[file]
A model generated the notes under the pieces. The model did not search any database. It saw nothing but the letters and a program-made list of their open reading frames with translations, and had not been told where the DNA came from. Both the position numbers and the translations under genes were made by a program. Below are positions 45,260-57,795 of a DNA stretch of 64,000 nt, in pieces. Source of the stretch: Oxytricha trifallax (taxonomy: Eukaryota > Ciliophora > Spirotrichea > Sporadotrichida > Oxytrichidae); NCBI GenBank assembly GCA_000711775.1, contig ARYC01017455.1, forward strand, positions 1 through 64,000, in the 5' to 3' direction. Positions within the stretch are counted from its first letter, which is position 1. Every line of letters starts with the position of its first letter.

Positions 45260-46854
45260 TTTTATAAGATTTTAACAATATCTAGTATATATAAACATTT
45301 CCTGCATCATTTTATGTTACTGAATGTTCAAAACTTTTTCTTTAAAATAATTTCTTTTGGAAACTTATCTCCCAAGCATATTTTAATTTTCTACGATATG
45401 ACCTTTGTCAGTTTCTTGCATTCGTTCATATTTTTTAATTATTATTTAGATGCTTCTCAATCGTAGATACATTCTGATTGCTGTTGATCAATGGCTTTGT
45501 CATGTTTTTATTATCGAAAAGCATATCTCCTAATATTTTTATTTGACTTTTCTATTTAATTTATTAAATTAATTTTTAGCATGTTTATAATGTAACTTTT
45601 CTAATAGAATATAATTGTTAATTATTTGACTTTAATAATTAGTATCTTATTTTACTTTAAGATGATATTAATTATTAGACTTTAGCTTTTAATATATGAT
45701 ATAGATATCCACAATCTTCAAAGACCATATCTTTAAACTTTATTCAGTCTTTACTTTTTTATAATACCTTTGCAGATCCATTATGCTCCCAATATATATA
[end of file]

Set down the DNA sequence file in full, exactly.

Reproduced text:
A model generated the notes under the pieces. The model did not search any database. It saw nothing but the letters and a program-made list of their open reading frames with translations, and had not been told where the DNA came from. Both the position numbers and the translations under genes were made by a program. Below are positions 45,260-57,795 of a DNA stretch of 64,000 nt, in pieces. Source of the stretch: Oxytricha trifallax (taxonomy: Eukaryota > Ciliophora > Spirotrichea > Sporadotrichida > Oxytrichidae); NCBI GenBank assembly GCA_000711775.1, contig ARYC01017455.1, forward strand, positions 1 through 64,000, in the 5' to 3' direction. Positions within the stretch are counted from its first letter, which is position 1. Every line of letters starts with the position of its first letter.

Positions 45260-46854
45260 TTTTATAAGATTTTAACAATATCTAGTATATATAAACATTT
45301 CCTGCATCATTTTATGTTACTGAATGTTCAAAACTTTTTCTTTAAAATAATTTCTTTTGGAAACTTATCTCCCAAGCATATTTTAATTTTCTACGATATG
45401 ACCTTTGTCAGTTTCTTGCATTCGTTCATATTTTTTAATTATTATTTAGATGCTTCTCAATCGTAGATACATTCTGATTGCTGTTGATCAATGGCTTTGT
45501 CATGTTTTTATTATCGAAAAGCATATCTCCTAATATTTTTATTTGACTTTTCTATTTAATTTATTAAATTAATTTTTAGCATGTTTATAATGTAACTTTT
45601 CTAATAGAATATAATTGTTAATTATTTGACTTTAATAATTAGTATCTTATTTTACTTTAAGATGATATTAATTATTAGACTTTAGCTTTTAATATATGAT
45701 ATAGATATCCACAATCTTCAAAGACCATATCTTTAAACTTTATTCAGTCTTTACTTTTTTATAATACCTTTGCAGATCCATTATGCTCCCAATATATATA